Now remember that we were talking about money in this problem. So our answer needs to be written as a money amount.
The answer is that is costs $25,000 per second for a thirty second commercial.
IV. Model and Solve Real-World Problems using Simple Whole-Number Equations
You can construct models to help you solve a problem. You have already learned to use a verbal model to write and solve equations to solve problems. Creating a model for a problem may also include methods such as drawing a diagram or picture or making a table or chart.
Example
The triangles below were constructed using toothpicks. Determine the number of toothpicks needed to construct twenty triangles.
As you can see, three toothpicks were needed to construct one triangle. Two more were needed to construct the second triangle. Therefore, five toothpicks were used to make two triangles. Continue to make more triangles along the row. Each time you construct a new triangle, record the number of toothpicks used on a chart.
Triangle #: | Toothpick # |
---|---|
1 | 3 |
2 | 5 |
3 | 7 |
4 | 9 |
5 | 11 |
6 | 13 |
7 | 15 |
8 | 17 |
9 | 19 |
10 | 21 |
Looking at the table, you can identify a pattern. You can see that two toothpicks are needed each time a new triangle is constructed. You can write a verbal model to express this amount.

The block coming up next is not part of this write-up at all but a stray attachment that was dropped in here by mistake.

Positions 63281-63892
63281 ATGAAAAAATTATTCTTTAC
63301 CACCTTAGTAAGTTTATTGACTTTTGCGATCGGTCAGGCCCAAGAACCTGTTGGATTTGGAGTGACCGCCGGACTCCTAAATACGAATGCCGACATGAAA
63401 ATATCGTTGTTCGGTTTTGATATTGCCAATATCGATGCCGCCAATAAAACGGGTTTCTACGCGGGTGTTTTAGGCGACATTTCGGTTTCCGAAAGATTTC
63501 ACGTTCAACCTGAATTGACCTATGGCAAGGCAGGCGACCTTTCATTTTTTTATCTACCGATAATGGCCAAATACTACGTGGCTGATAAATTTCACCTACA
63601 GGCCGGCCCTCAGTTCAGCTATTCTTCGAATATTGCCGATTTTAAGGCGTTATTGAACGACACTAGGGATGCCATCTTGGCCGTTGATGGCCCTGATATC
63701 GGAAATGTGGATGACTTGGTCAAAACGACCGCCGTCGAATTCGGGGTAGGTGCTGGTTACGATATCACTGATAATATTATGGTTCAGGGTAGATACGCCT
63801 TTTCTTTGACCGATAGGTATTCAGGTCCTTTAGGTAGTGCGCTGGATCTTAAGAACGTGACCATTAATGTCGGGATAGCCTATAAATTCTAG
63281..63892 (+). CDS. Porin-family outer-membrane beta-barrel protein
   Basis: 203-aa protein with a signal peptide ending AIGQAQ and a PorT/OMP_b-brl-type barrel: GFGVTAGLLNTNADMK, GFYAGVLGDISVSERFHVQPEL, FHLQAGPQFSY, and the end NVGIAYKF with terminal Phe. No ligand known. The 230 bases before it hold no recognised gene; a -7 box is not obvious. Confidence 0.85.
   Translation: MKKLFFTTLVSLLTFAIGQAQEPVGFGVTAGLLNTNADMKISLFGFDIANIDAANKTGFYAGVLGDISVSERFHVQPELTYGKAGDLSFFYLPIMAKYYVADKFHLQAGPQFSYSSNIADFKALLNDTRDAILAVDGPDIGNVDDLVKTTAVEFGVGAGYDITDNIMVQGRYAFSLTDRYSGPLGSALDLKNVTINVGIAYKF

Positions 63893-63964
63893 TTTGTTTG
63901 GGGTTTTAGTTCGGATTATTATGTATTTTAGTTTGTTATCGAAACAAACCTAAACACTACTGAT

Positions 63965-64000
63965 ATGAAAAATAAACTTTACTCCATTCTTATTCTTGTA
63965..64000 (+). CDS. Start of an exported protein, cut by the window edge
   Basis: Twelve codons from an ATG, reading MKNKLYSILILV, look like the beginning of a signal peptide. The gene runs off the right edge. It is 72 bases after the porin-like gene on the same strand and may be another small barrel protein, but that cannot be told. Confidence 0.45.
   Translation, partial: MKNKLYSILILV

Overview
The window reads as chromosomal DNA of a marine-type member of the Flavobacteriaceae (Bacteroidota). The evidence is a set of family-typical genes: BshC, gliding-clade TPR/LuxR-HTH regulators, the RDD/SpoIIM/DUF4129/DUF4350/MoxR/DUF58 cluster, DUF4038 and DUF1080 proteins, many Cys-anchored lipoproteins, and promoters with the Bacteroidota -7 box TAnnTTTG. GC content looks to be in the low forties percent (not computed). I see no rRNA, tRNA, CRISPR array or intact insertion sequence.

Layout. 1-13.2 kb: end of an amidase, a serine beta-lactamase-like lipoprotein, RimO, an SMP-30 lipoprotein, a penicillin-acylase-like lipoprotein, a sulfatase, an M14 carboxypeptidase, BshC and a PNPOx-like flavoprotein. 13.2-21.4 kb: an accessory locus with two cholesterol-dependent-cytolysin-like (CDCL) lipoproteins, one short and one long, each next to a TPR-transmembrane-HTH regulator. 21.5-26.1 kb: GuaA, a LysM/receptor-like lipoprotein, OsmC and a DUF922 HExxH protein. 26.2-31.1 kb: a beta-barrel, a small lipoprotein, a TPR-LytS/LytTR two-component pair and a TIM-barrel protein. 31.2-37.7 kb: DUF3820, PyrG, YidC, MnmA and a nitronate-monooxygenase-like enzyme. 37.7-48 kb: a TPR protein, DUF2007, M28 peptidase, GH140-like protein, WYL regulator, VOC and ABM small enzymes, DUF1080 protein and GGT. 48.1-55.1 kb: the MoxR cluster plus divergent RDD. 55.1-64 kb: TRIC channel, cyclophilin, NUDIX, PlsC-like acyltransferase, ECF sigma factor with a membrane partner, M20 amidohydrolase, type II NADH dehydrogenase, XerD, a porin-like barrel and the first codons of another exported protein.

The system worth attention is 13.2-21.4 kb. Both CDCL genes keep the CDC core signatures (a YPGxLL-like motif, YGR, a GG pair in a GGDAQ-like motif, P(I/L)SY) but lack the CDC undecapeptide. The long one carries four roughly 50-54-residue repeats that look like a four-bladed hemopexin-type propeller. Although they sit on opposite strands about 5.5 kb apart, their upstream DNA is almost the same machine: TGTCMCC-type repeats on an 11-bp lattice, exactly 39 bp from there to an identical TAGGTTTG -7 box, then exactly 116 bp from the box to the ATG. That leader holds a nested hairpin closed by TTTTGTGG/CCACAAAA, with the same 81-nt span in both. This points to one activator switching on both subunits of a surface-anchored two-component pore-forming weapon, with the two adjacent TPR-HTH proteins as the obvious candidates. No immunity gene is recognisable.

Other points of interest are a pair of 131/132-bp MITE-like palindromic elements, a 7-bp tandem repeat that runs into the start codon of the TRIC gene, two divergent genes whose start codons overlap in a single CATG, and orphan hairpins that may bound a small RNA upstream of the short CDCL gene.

Total Number of Toothpicks Needed = Two Times the Number of Triangles + One Toothpick
Let number of triangles
Total Number of Toothpicks Needed
To determine the number of toothpicks needed to construct twenty triangles, substitute twenty for the variable.
41 toothpicks are needed to construct twenty triangles.
Now let’s go back to the problem from the introduction and work on applying what we have learned in this lesson. With our new knowledge, we can work on solving the introductory problem.
Real-Life Example Completed
Cookie Sale Success
Here is the original problem once again. Reread it first. Then write an equation to solve for the number of weeks that it took the students to earn $540.00. There are two parts to this problem, an equation and the number of weeks.
The cookie sale was a much bigger success than either Cameron or Tracy had even thought. Within the first month, the students were selling out the inventory every single day. They were having such a difficult time keeping up, that they hired the home economics classes to help them with the baking. So some of the money went to the students who agreed to bake, but the rest of it went into the student council.